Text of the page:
Morgan Talty is the author of the new story collection Night of the Living Rez. His work has appeared in a variety of publications, including The Georgia Review and Shenandoah. A citizen of the Penobscot Indian Nation, he lives in Levant, Maine.
Q: What inspired you to write Night of the Living Rez, and how did you create your character David?
A: Part of my inspiration was that I just simply wanted to write. What, exactly, I didn't know until I had started writing and had material.
When I first started writing, I wrote mainly autobiographical pieces--memoir, mainly. But I started to find myself in moments where I could use imagination in a way that turned the nonfiction into fiction, and so I started to gravitate more toward fiction.
With that, Night of the Living Rez has some biographical elements to it--tiny moments here and there--and so the other part of my inspiration for writing this book was I wanted to explore the emotions of these characters as they were sort of like myself or those I knew and loved and cared for.
When it comes to David, he was--many years ago--a version of myself in my very early fiction, but I chose to keep his name the same as I got better as a writer and began to write purely fictional works. So, in many ways, I created David out of my past writing experiences and developed him with the other characters in this book.
Q: The writer Tommy Orange said of the book, “There is so much brutal, raw, and beautiful power in these stories. I kept wanting to read and know more about these characters’ lives, how they ended up where they ended up, how they would get out, how they wouldn’t. It is difficult to be so honest, and funny, and sad, at once, in any kind of work.” What do you think of that description?
A: It's so kind! Tommy is wonderful, and to hear him say this about my work makes me feel good. I feel like I produced something that is important in the larger dialogue of Native American fiction and literature in general.
Q: Your publisher Tin House's editorial director, Masie Cochran, wrote that you told her, “I wanted to write a collection that corrects or revises ideas about indigeneity while also highlighting my tribe, the Penobscot, who have been ignored just like many of the 570+ federally recognized tribes and the many unrecognized ones.” Can you say more about that?
A: At a certain point in my fiction--when it comes time to revise and work outside of what may be self-interest--I have to look for opportunities--natural ones--in the prose where I can take advantage of themes or ideas, and one I was actively looking to enhance and make clear is this idea not all Native people are alike, that what's unique for one tribe isn't unique for another.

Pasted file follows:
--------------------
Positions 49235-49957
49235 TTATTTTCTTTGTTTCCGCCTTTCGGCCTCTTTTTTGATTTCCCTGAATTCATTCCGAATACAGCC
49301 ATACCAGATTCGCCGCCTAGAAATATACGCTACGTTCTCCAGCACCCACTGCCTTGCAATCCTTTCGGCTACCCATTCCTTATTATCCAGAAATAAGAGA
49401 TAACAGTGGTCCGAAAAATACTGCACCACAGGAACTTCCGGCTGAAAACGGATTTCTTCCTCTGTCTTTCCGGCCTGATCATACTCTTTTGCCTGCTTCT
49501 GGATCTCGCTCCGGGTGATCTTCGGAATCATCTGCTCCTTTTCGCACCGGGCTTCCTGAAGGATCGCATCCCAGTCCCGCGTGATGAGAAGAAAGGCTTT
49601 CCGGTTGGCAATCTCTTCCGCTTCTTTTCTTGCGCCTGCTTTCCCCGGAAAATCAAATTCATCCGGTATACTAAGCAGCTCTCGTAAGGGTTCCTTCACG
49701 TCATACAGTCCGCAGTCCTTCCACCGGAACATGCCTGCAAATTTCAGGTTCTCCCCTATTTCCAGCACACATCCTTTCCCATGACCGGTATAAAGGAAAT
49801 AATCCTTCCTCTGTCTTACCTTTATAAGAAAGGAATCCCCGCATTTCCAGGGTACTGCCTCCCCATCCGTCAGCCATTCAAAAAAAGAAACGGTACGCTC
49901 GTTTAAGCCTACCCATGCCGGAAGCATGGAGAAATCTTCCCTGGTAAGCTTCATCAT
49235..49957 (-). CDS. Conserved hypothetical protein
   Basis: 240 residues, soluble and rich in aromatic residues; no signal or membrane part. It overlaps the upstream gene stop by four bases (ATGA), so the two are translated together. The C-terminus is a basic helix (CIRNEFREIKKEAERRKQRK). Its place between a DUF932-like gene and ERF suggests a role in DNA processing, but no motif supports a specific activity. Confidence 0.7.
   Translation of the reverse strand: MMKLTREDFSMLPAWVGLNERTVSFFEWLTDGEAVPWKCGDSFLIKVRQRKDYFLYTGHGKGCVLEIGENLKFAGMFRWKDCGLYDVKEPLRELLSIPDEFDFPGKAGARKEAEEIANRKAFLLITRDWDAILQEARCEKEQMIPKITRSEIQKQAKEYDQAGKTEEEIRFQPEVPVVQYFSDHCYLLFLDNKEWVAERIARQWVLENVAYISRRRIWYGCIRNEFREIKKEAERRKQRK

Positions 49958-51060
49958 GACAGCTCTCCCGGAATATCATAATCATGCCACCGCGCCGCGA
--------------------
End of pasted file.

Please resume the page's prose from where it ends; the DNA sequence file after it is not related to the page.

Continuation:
There are so many Native people out there, and it's time the general population knows about them, not as a subject of study but as fellow human beings.
Q: Did you write the stories in the order in which they appear in the book, and how was the book's title chosen?
A: I did not, actually! The very first story I wrote for this collection was "Night of the Living Rez." It looked much different in that early draft (I wrote it in 2015), and I only revised it later as I put this collection together.
My original intention--or approach, is a better word--was to write a story collection about David and his family, and it made sense for me to start at the beginning. "Night of the Living Rez" was, in my mind, the final story I would end with, and so I set out writing. I wrote "In a Jar" and then kept moving chronologically.
I ended up with about 15 or 16 stories told from David's perspective, and out of that bunch maybe five were good. After being discouraged, I stumbled upon this character named Dee, and that brought the collection back to my life and gave me a purpose for the whole book.
I wrote those stories
all out of order, and it was only later--when it felt done--when I went back
and moved stories around to make it flow and match what I was going for in
regards to the larger narrative arc.
As for the title, all credit goes to my former mentor, peer, and friend Aaron Hamburger. He was a mentor for my final semester during my MFA, and when we put the collection together it was originally titled The Little Yellow House: Stories, but Aaron pointed to "Night of the Living Rez" and said, "Now that's a title." Thanks, Aaron!
Q: What are you working on now?
A: I'm currently polishing up a novel called Fire, Exit, as well as working on an essay collection (memoir material) that explores my family.
Q: Anything else we should know?
A: A lot of the themes in Night of the Living Rez revolve around addiction and mental health, and so I'm always advocating that we support programs that are trying to help people who are suffering. And so I feel compelled to urge people to support local facilities by donation or volunteering. Kci-woliwoni--thank you!
--Interview with Deborah Kalb